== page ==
The first victim of the East Gippsland fires has been named as Mick Roberts, a great-grandfather who was found dead in his Buchan home.
The 67-year-old has been remembered as a “town legend” after his body was discovered on Wednesday morning by his nephew, Jason.
Serious concerns were raised for Mr Roberts’ whereabouts after his family failed to reach him when ferocious fires swept through more than 230,000 hectares in Victoria’s east on New Years Eve.
His niece Leah Parson issued a statement on the East Gippsland fire season 2019-2020 Facebook page on Wednesday, confirming his death.
“He’s not missing anymore … sorry but his body has been found in his house … very sad day for us to [start] the year but we’re a bloody tight family and we will never forget our mate and my beautiful Uncle Mick,” Ms Parsons wrote.
She said her uncle had been busy painting with two friends when flames surrounded his home.
“They ran into the river on the property but they couldn’t get him to go,” she told the Herald Sun.
“He said he needed to go into the shed for a minute and they never saw him again.”
Mr Roberts leaves behind a daughter, stepdaughter, stepson and great-grandchildren.
“We are devastated and numb. He was my favourite uncle … his home was a constant swinging door of people who would come to visit,” Ms Parson said.
Many locals saw Mr Roberts as “a bit of a legend in town”, she told the Herald Sun.
“He was an amazing worker and storyteller … a bit like old Jack Thompson.
“He was a real larrikin. He was brought up tough … he had lots of kids in his family.
“He never complained about anything. He was a real salt of the Earth sort of guy.
“He was always walking around in his blue overalls and work boots.
“He was very, very loved.”
Four people are still unaccounted for in East Gippsland, Premier Daniel Andrews said.
They went missing on Tuesday after more than 4000 people took shelter on Mallacoota beach as a spot fire-turned-inferno bore down on them.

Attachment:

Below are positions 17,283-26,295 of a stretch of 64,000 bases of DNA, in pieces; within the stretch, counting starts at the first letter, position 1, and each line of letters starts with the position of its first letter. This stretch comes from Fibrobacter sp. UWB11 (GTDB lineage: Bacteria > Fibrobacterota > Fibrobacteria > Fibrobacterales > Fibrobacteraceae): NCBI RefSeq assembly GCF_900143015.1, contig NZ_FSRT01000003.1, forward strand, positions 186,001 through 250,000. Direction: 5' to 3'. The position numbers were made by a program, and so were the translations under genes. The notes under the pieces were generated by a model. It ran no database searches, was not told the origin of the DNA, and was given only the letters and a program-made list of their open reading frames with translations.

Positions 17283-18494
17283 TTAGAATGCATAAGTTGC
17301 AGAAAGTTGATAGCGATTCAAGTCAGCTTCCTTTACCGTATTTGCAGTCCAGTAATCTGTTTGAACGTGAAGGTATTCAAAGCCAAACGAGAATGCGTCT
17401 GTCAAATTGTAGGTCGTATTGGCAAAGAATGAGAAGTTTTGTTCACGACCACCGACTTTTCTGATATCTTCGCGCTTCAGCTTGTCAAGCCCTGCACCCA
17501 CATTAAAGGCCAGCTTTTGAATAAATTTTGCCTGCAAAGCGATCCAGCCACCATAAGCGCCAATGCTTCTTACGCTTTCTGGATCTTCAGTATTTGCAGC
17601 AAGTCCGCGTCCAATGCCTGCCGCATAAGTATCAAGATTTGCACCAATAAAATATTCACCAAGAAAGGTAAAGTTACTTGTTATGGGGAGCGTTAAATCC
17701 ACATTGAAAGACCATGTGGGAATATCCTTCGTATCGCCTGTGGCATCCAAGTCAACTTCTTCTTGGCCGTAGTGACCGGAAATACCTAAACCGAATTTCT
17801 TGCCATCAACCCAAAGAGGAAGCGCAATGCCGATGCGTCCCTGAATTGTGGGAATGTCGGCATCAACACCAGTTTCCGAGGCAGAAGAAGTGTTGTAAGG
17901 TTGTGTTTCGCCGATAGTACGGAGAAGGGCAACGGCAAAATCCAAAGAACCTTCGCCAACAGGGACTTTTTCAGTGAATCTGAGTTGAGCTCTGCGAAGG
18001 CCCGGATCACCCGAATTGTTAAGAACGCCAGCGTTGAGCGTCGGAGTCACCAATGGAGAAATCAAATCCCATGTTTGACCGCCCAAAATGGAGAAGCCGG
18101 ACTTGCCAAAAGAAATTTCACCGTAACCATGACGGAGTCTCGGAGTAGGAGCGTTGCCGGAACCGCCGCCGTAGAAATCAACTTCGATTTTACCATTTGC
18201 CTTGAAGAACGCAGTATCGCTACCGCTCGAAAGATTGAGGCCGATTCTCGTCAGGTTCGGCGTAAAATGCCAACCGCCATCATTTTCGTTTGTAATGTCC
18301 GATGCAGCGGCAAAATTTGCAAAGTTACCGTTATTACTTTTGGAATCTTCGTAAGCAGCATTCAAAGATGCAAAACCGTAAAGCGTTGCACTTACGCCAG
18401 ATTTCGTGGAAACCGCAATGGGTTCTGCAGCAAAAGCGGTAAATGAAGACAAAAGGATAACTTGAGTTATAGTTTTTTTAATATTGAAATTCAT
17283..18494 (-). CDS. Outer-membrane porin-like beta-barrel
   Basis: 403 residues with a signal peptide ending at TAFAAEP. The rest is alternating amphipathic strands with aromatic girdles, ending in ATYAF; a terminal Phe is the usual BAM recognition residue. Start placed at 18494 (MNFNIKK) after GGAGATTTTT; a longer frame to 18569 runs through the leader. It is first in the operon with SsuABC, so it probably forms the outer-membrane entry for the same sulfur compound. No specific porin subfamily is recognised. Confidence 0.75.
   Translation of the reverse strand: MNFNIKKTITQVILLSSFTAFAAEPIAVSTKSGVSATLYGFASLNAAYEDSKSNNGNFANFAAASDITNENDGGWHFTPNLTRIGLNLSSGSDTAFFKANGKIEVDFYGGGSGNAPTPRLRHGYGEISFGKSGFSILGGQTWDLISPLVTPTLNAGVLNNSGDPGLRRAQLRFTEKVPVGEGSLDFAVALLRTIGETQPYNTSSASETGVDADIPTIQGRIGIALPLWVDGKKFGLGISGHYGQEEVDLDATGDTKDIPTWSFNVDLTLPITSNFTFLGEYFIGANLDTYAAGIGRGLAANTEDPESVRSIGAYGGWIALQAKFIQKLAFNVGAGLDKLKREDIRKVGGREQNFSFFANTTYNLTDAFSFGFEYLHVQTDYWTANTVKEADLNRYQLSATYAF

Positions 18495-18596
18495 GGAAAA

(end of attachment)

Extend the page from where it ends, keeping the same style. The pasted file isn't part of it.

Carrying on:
Images of #Mallacoota, in #EastGippsland, Australia.
4000 people are sheltering from the fires on the beach.
BoM reports 49°C. Wind gusts 80 km/h.
As Australia suffers unprecedented #bushfires, our Govt says it's doing more than enough to tackle #ClimateChange!!! #AustralianFires pic.twitter.com/oQb9RSCBaQ
— Peter Murphy (@PeterWMurphy1) December 31, 2019
“Everything is being done to try and establish the whereabouts of these people,” Mr Andrews told reporters at the Bairnsdale incident control centre on Wednesday.
Fire threat in Victoria downgraded
After spending more than a day on emergency alert, the highest possible fire warning, the threat in East Gippsland and at Corryong in northeast Victoria had been downgraded to watch and acts.
However, the risk of flare-ups remains. Conditions are expected to worsen on Saturday and dry lightning has continued to spark new fires.
Helicopters will fly out 90 firefighters stuck at the isolated coastal holiday town of Mallacoota near the NSW border so there can be a shift change.
“We’ve got choppers taking 90 firefighters out of the Mallacoota area, they can’t be removed any other way – we’re essentially doing a shift change by the air,” Mr Andrews said.
“We’ve never done that before, getting firefighters that are essentially isolated in that Mallacoota community out and fresh teams going in.”
More than 500,000 hectares have been burnt as three fires in East Gippsland combined on Tuesday.
The blaze at Corryong has burnt 109,000 hectares and is also at risk of spreading and merging.
Confirmed property losses are 24 structures at Buchan, 19 at Sarsfield, 10 at Mallacoota and up to 15 at Cudgewa.
Power has been cut to more than 7000 properties at East Gippsland and more than 1800 in the northeast.
AusNet said it could take days to restore power because the fires were still burning and it was unsafe to attend and assess the extent of damage.
Phones remain cut across much of the region and people are struggling to communicate with loved ones and get the latest information on the fire risk.
A boil water notice was put in place for Mallacoota from Tuesday to reduce public health risks.